DAPK activates MARK1/2 to regulate microtubule assembly, neuronal differentiation, and tau toxicity

P. R. Wu, P. I. Tsai, G. C. Chen, H. J. Chou, Y. P. Huang, Y. H. Chen, M. Y. Lin, A. Kimchi, C. T. Chien, R. H. Chen*

*Corresponding author for this work

Research output: Contribution to journalArticlepeer-review

66 Citations (Scopus)


Death-associated protein kinase (DAPK) is a key player in several modes of neuronal death/injury and has been implicated in the late-onset Alzheimer's disease (AD). DAPK promotes cell death partly through its effect on regulating actin cytoskeletons. In this study, we report that DAPK inhibits microtubule (MT) assembly by activating MARK/PAR-1 family kinases MARK1/2, which destabilize MT by phosphorylating tau and related MAP2/4. DAPK death domain, but not catalytic activity, is responsible for this activation by binding to MARK1/2 spacer region, thereby disrupting an intramolecular interaction that inhibits MARK1/2. Accordingly, DAPK-/- mice brain displays a reduction of tau phosphorylation and DAPK enhances the effect of MARK2 on regulating polarized neurite outgrowth. Using a well-characterized Drosophila model of tauopathy, we show that DAPK exerts an effect in part through MARK Drosophila ortholog PAR-1 to induce rough eye and loss of photoreceptor neurons. Furthermore, DAPK enhances tau toxicity through a PAR-1 phosphorylation-dependent mechanism. Together, our study reveals a novel mechanism of MARK activation, uncovers DAPK functions in modulating MT assembly and neuronal differentiation, and provides a molecular link of DAPK to tau phosphorylation, an event associated with AD pathology.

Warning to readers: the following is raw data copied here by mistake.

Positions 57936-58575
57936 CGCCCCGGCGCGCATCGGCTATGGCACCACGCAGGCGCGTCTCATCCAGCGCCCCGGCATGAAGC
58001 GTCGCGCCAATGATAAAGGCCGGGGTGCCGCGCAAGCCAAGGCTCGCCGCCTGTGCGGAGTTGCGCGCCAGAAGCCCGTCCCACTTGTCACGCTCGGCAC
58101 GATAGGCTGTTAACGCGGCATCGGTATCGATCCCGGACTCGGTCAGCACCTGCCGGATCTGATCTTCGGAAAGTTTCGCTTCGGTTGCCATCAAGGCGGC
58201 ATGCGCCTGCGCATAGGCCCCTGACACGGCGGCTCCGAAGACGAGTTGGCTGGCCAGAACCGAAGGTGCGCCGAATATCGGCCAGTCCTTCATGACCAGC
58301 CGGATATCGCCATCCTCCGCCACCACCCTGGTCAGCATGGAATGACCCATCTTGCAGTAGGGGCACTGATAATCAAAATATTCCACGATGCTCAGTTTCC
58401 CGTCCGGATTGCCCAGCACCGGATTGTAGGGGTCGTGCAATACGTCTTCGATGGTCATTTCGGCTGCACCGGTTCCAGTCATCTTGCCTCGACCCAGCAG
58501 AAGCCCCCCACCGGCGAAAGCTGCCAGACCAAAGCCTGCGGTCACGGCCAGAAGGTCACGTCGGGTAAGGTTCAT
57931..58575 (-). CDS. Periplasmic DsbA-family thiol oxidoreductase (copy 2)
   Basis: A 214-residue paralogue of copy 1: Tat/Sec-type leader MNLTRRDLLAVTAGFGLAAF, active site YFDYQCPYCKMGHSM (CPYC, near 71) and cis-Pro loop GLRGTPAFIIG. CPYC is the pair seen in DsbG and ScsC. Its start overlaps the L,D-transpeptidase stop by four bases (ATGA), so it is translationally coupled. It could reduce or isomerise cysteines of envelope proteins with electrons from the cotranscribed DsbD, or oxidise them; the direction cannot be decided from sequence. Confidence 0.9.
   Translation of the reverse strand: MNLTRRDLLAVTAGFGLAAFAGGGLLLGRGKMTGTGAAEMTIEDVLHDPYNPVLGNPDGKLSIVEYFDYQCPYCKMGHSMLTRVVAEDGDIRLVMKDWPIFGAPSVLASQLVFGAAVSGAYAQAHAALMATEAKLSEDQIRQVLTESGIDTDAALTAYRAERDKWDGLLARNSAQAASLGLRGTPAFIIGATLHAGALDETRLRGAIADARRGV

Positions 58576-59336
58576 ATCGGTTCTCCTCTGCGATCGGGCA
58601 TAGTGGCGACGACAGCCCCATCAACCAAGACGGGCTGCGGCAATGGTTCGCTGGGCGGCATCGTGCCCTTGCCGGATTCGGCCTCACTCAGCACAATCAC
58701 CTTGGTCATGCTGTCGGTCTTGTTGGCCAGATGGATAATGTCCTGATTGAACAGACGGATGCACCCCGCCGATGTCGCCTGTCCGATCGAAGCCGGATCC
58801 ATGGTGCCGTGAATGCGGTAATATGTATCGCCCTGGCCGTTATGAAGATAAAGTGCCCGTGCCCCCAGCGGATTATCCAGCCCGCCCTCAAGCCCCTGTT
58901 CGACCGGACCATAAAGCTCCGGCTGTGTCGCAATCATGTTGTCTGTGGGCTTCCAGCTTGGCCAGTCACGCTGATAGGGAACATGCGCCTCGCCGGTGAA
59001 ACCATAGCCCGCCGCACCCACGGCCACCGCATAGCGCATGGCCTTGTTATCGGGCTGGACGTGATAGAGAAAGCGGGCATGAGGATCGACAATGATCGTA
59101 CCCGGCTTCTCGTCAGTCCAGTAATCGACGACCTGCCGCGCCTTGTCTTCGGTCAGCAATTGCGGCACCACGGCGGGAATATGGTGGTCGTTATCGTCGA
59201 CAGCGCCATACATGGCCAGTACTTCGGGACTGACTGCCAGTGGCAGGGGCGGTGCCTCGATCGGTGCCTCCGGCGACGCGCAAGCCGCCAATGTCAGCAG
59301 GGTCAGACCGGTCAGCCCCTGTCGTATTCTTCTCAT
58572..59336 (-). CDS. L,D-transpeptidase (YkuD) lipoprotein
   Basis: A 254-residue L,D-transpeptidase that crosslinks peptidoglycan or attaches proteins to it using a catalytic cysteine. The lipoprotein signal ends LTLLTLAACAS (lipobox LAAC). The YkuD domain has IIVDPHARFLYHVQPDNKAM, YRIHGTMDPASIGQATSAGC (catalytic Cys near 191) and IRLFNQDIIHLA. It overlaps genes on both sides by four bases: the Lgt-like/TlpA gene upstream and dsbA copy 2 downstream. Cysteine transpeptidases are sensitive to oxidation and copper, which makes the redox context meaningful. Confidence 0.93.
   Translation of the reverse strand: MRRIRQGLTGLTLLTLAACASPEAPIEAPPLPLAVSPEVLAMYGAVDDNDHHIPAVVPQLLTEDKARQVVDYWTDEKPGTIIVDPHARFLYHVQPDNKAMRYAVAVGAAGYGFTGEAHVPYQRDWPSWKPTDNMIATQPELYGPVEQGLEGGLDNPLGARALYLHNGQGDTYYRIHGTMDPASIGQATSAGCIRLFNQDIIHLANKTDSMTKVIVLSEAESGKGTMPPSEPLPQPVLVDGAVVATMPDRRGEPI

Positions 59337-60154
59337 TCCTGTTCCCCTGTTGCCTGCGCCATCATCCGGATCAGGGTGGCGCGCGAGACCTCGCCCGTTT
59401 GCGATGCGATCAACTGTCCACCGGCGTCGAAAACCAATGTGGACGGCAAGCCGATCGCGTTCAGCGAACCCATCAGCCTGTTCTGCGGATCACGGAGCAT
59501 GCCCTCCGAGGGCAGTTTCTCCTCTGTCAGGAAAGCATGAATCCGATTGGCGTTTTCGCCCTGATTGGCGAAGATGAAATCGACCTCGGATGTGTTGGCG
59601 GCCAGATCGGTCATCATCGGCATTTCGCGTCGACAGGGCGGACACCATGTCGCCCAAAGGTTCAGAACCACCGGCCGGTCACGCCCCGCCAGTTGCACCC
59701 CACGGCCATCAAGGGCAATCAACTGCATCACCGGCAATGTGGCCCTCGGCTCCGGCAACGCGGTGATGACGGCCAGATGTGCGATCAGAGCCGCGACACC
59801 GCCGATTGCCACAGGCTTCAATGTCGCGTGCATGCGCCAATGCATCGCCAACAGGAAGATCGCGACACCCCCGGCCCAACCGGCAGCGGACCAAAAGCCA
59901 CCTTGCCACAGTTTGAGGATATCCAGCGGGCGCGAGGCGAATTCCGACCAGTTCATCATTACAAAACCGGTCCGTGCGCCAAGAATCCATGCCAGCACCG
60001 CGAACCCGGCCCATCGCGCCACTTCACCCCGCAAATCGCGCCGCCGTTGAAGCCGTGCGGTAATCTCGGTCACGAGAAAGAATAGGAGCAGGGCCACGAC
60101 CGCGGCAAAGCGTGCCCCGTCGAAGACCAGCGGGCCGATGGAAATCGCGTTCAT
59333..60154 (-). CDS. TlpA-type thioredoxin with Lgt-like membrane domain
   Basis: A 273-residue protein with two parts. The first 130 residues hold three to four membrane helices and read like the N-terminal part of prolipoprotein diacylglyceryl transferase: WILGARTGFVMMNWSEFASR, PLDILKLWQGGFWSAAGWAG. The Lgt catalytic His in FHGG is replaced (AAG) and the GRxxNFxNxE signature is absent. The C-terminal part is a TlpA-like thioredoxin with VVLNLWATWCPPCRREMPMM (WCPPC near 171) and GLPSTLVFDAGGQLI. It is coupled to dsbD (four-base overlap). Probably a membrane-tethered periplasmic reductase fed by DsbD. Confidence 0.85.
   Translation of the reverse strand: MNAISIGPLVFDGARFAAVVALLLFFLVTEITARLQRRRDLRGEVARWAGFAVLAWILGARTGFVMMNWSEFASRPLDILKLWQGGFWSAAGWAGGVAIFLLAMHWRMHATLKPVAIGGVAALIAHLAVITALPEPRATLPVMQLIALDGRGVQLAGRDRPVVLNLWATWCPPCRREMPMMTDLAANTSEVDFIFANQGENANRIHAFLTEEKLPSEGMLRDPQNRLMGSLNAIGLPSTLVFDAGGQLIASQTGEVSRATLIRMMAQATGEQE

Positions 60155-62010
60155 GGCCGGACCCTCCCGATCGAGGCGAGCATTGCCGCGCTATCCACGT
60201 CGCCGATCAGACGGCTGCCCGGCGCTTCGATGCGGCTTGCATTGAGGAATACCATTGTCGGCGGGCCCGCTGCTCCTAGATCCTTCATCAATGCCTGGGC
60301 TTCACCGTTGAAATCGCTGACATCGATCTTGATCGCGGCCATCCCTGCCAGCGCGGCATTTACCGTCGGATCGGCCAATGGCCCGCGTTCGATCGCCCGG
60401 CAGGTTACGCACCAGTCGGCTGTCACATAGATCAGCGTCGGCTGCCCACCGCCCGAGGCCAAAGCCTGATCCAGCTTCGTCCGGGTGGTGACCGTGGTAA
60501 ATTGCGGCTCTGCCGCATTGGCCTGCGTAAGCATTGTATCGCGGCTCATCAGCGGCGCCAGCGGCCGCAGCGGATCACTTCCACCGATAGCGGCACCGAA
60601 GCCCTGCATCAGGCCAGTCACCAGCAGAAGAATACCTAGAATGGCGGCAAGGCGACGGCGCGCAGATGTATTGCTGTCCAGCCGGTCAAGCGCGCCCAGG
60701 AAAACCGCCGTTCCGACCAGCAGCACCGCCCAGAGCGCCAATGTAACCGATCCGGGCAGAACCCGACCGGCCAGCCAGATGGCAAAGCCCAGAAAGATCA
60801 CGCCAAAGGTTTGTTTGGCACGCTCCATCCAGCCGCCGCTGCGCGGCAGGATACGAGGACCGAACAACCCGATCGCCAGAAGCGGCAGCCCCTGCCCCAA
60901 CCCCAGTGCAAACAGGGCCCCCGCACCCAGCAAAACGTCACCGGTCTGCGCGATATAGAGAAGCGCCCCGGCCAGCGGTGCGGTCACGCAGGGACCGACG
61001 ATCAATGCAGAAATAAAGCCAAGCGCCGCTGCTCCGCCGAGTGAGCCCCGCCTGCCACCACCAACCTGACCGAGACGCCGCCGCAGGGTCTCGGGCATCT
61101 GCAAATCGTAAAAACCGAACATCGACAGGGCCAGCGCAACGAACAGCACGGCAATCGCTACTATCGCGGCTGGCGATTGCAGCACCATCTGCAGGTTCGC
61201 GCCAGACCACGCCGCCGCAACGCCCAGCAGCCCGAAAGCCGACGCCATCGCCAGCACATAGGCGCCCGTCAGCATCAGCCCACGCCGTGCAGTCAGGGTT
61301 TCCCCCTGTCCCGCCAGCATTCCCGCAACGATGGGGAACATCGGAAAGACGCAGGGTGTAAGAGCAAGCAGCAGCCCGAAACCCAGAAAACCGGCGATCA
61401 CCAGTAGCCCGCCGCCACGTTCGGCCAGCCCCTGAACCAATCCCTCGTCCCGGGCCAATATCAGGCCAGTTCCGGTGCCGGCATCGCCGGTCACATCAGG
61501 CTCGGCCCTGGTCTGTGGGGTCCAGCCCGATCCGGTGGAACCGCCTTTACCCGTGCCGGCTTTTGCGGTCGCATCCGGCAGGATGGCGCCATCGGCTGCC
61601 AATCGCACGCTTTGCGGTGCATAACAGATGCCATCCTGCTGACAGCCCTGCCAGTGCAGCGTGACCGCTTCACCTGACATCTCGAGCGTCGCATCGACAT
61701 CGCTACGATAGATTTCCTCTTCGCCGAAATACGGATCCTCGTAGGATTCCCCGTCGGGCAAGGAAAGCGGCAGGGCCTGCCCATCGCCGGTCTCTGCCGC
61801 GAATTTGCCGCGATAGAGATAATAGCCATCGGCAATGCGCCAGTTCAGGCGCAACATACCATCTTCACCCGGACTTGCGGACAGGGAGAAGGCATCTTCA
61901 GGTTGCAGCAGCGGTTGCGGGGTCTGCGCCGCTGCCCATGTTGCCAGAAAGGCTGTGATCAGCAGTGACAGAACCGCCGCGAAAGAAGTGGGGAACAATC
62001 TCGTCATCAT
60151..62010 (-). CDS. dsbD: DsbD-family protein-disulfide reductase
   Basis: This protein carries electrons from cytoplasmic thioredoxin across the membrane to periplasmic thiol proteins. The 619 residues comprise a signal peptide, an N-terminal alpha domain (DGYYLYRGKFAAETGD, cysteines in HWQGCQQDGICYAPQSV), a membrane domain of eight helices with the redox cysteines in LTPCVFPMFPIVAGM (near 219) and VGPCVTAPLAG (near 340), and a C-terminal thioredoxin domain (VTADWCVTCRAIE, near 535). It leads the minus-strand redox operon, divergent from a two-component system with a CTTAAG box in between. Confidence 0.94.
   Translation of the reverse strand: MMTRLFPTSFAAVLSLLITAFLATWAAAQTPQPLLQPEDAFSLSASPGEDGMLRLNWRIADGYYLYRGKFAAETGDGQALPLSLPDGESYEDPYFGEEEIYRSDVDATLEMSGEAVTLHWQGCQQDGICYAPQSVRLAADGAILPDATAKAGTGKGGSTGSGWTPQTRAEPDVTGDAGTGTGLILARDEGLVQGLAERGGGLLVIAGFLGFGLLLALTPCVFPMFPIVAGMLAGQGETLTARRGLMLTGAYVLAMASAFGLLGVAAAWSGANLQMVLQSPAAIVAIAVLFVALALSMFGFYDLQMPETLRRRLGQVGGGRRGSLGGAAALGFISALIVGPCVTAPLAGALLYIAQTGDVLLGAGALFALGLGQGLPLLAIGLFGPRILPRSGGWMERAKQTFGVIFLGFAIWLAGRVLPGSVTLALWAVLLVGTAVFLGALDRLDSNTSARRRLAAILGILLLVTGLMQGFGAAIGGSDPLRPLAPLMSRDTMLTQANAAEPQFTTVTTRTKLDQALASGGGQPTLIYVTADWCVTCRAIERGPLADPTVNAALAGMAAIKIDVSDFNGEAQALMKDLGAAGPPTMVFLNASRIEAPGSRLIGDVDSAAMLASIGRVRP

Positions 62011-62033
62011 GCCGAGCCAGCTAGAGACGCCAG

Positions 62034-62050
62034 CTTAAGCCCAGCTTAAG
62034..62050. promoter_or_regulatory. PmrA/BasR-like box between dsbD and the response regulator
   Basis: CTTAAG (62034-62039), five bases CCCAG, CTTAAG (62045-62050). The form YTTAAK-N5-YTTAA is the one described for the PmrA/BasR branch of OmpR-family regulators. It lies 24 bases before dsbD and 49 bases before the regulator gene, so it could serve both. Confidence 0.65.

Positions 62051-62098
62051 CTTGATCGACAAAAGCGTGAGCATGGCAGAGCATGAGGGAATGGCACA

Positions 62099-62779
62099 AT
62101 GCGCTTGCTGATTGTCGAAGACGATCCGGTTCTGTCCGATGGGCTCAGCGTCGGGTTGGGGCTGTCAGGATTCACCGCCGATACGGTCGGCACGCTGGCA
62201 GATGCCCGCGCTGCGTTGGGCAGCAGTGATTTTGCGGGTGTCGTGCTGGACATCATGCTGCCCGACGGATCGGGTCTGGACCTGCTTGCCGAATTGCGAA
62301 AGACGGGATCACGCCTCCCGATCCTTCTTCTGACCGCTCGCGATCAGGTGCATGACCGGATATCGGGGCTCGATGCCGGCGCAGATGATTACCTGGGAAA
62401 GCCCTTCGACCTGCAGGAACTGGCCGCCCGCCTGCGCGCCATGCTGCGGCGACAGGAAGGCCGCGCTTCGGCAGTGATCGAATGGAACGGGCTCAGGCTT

Original languageEnglish
Pages (from-to)1507-1520
Number of pages14
JournalCell Death and Differentiation
Issue number9
Publication statusPublished - 2011 Sept
Externally publishedYes


  • DAPK
  • MARK/PAR-1
  • microtubules
  • neurodegeneration
  • tau phosphorylation

ASJC Scopus subject areas

  • Molecular Biology
  • Cell Biology


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